A Response from PFJ
Dear Bishop Dewane,
This occasion is taken to express our heartfelt greetings and our sincere prayers that Our Merciful Lord will one day be merciful to you, in spite of what you have done to Fr. Christopher Senk, a good priest of 43 years, and to the good people of St. Isabel Parish, who deserved such a better shepherd than you.
We are surely pleased, although somewhat skeptical, that you “are genuinely inspired by the story of the Good Samaritan,” which preaches not so much a “golden rule” (“do unto others as you would have them do to you”), but highlights an overwhelming love and compassion that is like that of God. The Good Samaritan expected no recompense, and no worldly rules demanded that he be so generous as to go to cover the expenses of the stranger, taking him to an inn and paying for whatever costs he might incur. Nor is there any sense in the parable that the Samaritan cared, or even thought of the possibility, that the man beaten by robbers would have the opportunity to “do unto him” as he did to the victim. The parable encourages an overwhelming love and compassion that is like that of God for all those who profess to follow in the Lord’s footsteps.
As chief Shepherd of the Diocese of Venice, your connection to “Fr. Senk” as one of your priests should have been most special, and should have taken such a priority over the compassion due his accusers that it would have made you pause before being so quick to believe their accusations. This, of course, did not happen. Was it because you had talked to them more in the two years of investigation preceding October 28, 2016, than you have ever talked with Fr. Senk? Indeed, have you ever sat down with Fr. Senk and talked with him with the intention of getting at the truth of his situation? Everyone knows that the answer to that question is no. It would have been hardly “regrettable” had your compassion for Fr. Senk been strong enough to challenge the false accusations “of the Catholic faithful” from Baltimore, whose entire case against Fr. Senk was based on lies and jealousy. After all, Bishop, the stolen rings from the hospital, were never stolen by Fr. Senk, and there really was never any evidence that Fr. Senk coerced the fine lady from Baltimore in any way whatsoever. Indeed, her generosity as a person of means was like that of God in the Good Samaritan story, overwhelming and unexplainable. Had the strangers from Baltimore been listened to less, and the parishioners from St. Isabel who knew Fr. Senk for fifteen years been listened to more, then we suspect we would not find ourselves in the situation we find ourselves.
Your letter to the parishioners of St. Isabel parish of March 19, 2019, is fooling no one but yourself. How did the “Apostolic See” determine that Fr. Senk “needed to have certain measures applied to him because of his actions”? Could you honestly tell us that you had nothing to do with the Apostolic See’s determinations? We are aware that you never shared with Fr. Senk and his canon lawyer the contents of your petition to Rome. Is it possible that your doing so was to keep them from challenging anything you might have said? We are aware that often in the past 34 months there have been things that you accused Fr. Senk of that were blatantly false. Was any of that information used to convince the Apostolic See that Fr. Senk needed punishment? Come now bishop, do you think that is what a Good Samaritan would do? The Apostolic See does not know Fr. Senk, and, sadly, all they have to go on is your “unbiased” opinion of him. We do not believe the opinion of the Apostolic See is “merciful” in any way whatsoever, for neither of you appear to have any sense of how much Fr. Senk has already suffered for 34 months. The well-publicized indiscretions of the substitute priest and office manager, has only given the media another opportunity to drag Fr. Senk’s name through the mud, something you may not be unhappy about, but something we are aware has caused him great pain.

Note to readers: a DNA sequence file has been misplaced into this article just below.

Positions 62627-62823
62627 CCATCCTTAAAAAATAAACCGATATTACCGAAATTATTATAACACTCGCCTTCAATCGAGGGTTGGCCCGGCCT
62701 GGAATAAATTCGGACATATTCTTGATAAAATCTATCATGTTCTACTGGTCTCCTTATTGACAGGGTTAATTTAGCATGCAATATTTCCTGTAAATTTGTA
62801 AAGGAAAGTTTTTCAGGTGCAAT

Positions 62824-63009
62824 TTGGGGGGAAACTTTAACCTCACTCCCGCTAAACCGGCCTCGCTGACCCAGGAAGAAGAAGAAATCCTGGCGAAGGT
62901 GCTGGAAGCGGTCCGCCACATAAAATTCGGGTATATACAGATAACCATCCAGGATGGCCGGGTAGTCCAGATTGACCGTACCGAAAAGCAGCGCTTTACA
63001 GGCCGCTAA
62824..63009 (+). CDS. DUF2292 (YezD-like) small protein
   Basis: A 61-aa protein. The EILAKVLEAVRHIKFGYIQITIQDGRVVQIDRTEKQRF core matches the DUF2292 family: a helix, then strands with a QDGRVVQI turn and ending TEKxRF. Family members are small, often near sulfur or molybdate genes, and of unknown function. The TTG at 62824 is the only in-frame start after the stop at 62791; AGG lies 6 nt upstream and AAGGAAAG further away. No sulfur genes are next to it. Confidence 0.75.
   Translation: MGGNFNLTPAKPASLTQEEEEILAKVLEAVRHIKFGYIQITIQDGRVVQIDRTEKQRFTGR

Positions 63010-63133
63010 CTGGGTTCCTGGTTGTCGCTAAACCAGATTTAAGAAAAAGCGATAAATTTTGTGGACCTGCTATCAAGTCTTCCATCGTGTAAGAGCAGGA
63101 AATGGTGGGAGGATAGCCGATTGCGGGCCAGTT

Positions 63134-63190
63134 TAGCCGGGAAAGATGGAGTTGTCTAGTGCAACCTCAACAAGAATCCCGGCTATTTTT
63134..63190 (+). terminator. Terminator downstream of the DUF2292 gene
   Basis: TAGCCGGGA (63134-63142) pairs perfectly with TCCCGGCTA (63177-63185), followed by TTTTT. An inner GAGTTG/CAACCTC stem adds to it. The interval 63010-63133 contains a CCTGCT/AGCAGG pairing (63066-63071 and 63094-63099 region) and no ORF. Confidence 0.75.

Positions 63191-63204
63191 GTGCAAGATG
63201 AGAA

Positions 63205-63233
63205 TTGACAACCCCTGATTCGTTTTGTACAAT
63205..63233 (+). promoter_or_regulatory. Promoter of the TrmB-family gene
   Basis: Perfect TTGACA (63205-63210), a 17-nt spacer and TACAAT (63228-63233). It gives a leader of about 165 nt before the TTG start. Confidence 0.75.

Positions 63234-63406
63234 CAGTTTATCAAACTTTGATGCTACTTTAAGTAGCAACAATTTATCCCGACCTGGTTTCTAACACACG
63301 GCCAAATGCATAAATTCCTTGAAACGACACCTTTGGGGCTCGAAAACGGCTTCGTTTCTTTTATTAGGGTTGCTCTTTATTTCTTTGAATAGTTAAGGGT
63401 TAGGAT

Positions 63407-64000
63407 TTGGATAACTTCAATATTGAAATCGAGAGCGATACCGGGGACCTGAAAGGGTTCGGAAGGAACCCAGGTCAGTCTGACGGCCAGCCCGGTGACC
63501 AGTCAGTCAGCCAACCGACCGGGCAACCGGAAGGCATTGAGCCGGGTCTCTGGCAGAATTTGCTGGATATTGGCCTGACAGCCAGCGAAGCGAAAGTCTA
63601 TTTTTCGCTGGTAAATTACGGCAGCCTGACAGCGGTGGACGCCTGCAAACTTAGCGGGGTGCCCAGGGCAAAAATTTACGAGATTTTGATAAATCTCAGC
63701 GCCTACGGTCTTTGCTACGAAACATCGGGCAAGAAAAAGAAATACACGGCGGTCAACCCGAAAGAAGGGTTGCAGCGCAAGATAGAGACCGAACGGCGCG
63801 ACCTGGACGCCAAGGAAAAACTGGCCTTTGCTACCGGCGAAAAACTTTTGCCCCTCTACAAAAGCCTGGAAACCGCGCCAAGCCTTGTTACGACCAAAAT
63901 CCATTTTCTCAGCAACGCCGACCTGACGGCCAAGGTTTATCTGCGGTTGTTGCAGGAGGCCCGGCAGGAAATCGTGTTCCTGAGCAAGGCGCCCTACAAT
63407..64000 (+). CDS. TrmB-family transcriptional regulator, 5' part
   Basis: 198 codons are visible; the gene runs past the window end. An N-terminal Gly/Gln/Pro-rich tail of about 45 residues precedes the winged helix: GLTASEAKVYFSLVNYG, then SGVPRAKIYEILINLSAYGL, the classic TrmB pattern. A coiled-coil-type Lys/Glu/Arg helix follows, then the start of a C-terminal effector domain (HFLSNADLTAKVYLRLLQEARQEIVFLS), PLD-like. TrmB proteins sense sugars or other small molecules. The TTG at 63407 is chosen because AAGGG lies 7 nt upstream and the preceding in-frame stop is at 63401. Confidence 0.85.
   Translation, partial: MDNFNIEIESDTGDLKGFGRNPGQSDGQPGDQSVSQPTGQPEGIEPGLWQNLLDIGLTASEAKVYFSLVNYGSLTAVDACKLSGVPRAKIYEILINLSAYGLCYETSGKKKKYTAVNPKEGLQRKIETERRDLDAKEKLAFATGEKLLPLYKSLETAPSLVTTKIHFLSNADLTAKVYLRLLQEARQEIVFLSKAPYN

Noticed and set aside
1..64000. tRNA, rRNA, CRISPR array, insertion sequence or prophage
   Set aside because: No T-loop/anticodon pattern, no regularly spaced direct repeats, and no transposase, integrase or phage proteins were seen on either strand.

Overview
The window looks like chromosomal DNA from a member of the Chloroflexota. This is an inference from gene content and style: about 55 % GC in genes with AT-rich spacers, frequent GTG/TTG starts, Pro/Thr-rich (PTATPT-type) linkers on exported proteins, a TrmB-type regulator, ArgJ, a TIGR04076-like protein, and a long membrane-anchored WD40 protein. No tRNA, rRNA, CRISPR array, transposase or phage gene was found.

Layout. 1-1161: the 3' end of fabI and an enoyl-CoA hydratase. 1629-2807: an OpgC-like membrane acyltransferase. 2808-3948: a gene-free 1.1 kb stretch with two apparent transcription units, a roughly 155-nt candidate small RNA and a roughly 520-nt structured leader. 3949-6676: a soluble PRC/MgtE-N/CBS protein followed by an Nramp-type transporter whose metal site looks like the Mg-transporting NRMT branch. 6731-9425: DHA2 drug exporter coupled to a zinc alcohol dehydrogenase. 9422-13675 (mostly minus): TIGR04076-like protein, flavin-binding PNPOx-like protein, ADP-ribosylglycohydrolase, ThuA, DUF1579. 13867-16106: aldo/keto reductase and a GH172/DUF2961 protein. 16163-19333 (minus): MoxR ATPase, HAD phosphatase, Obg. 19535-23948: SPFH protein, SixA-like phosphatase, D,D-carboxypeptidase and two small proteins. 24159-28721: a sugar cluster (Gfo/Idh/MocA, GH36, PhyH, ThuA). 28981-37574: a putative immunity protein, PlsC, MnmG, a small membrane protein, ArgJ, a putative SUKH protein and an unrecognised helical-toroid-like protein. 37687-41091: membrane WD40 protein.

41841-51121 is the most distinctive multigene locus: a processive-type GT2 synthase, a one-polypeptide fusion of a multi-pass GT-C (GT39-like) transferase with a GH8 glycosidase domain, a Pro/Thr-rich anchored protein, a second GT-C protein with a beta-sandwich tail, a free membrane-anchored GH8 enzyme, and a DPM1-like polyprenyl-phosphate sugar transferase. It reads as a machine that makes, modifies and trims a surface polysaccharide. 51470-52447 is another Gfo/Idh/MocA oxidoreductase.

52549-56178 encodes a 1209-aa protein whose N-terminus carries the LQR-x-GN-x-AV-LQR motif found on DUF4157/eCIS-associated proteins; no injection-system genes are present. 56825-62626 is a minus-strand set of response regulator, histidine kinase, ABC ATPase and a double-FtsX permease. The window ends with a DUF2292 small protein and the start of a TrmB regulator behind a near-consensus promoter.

The real point, Bishop, is that no one was harmed except Fr. Senk. The greedy people from Baltimore were not laying on the road, Fr. Senk was laying on the road after having been beaten up by your friends from Baltimore and by your unjust system, and you, Bishop Dewane, walked by and did nothing – you never reached out to Fr. Senk, you never took the time to do a proper investigation which would have included talking to Fr. Senk, you never took the time to talk to the people who knew him best, the parishioners of St. Isabel, you never had the courage to face the issue locally, and when Rome would not give you what you wanted, instead of exercising compassion, you schemed and connived to get Rome to punish him which will effectively end his practice of the priesthood. You have never shown any empathy to Fr. Senk that we are aware of, and no one believes that your actions of writing to the Congregation for Clergy was done to show “empathy.” It was the act of a desperate bishop who is intent on punishment and retribution, and it had nothing to do with mercy or compassion. You are only trying to fool yourself if you think that anything you have done to Fr. Senk or the parish is a proper response to the gospel. What you have done, Bishop Dewane, has nothing to do with common decency, let alone any connection with any teaching of Jesus.
Please be assured of our prayers for you Bishop Dewane. We sincerely hope, like a seasonal Christmas movie, that you might have a conversion that will truly give you the opportunity to act like the Good Samaritan.